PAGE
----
My regular readers will know I have one strongly held belief: immigration is god's greatest gift to mankind. The economic benefits are just enormous, and all western societies went full speed ahead forward during the ninetees on the backs of other peoples children, human capital produced in far away lands by unknown and anonymous parents. But with all this wealth comes responsibility. This article from the Chicago Sun Times highlights just one area where these responsibilities are not being faced up to: the health needs of our new fellow citizens. Actually, a moment or two of thought about network theory, globalisation and health should lead us to see that this is in our own interests too. Absue of antibiotics on a massive scale, and an ever smaller 'small world', means that we have ever more virulent variants going round the circuits ever more rapidly. If we don't look to fix this we'll live to regret it: or maybe not.
Hispanics who speak little or no English are coping with a health care system that frequently fails to communicate with them in Spanish, a survey released Thursday concluded.The language barrier is having a devastating effect on those Hispanics--mostly newly arrived immigrants--by discouraging them from seeking medical care, said the survey's authors.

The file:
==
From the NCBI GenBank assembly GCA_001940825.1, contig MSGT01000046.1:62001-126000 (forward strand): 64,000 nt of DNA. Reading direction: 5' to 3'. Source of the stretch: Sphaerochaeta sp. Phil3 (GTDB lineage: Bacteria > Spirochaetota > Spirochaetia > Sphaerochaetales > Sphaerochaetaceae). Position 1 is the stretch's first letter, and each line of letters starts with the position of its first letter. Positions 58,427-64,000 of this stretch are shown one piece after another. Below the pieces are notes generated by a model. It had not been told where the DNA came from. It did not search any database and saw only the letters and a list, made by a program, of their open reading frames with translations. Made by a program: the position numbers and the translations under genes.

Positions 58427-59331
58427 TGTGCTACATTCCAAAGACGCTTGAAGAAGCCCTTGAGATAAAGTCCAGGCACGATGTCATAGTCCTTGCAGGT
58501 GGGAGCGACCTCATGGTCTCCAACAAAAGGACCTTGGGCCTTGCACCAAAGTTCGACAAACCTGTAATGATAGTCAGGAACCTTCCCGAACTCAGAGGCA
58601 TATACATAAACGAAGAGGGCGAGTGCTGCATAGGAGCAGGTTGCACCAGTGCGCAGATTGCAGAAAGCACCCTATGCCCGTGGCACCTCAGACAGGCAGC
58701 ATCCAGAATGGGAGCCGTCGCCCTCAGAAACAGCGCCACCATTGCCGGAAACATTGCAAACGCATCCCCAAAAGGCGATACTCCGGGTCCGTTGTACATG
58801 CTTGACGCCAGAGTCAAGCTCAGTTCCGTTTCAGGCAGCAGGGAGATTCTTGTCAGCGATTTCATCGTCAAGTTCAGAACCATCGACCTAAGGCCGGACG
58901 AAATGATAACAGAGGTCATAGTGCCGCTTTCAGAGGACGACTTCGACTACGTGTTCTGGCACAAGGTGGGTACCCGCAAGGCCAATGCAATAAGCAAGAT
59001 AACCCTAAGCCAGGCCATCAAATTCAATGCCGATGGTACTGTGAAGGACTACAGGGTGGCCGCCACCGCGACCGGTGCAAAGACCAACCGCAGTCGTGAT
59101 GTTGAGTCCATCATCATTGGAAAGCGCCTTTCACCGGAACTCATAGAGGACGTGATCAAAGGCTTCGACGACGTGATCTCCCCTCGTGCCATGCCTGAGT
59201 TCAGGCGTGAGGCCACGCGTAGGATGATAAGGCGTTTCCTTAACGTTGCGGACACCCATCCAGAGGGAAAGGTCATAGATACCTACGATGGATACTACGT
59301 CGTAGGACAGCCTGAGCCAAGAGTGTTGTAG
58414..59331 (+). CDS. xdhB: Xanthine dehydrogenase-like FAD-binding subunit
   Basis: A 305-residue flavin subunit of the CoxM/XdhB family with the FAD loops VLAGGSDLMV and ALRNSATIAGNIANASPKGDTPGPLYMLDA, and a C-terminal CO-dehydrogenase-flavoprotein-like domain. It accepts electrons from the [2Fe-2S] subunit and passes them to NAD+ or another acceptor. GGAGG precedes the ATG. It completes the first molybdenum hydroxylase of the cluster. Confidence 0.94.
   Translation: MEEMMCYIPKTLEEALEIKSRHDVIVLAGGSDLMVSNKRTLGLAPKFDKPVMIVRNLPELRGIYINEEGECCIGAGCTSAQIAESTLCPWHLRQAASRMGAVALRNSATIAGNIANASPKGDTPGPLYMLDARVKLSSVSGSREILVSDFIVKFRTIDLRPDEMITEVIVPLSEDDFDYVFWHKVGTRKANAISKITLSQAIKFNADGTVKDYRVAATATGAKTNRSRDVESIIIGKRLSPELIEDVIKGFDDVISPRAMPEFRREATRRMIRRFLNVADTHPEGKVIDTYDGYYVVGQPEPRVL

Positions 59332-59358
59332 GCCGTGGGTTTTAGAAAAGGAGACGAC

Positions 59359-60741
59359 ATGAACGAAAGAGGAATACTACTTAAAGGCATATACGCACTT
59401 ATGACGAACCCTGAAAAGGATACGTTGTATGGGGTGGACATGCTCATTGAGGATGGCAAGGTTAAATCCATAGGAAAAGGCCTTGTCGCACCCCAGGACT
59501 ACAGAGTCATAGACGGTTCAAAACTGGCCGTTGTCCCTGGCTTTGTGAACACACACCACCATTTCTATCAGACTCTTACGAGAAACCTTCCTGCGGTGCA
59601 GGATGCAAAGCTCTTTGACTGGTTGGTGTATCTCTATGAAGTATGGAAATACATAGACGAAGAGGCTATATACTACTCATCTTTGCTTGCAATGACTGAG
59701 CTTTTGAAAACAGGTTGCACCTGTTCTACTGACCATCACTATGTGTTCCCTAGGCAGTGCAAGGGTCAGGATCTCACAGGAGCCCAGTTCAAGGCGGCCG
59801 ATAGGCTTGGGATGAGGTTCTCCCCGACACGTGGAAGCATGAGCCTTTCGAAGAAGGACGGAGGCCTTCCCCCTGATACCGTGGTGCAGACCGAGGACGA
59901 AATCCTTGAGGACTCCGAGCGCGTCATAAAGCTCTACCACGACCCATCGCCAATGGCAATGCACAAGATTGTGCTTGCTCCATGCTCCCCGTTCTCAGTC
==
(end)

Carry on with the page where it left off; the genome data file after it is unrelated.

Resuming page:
Only 1 percent reported getting assistance from a trained medical interpreter. Most relied on family and friends, the survey found.
The survey also found that almost one in three Hispanics who do not speak English well reported their health was fair or poor, twice the rate of whites, blacks and English-speaking Hispanics. And 33 percent rely on community or public clinics for their health care, compared with 12 percent of English-speaking Hispanics, 10 percent of blacks and 7 percent of whites.Almost 6 million Hispanics between the ages of 18 and 64 reported speaking English ''not well'' or ''not at all,'' according to the latest Census Bureau estimates. ''Hispanics are more likely than any other group in the U.S. to be uninsured and to have difficulty obtaining access to health care--and this problem is made worse by language barriers,'' said Karen Davis, president of the Commonwealth Fund, which conducted the survey.
Source: Chicago Sun Times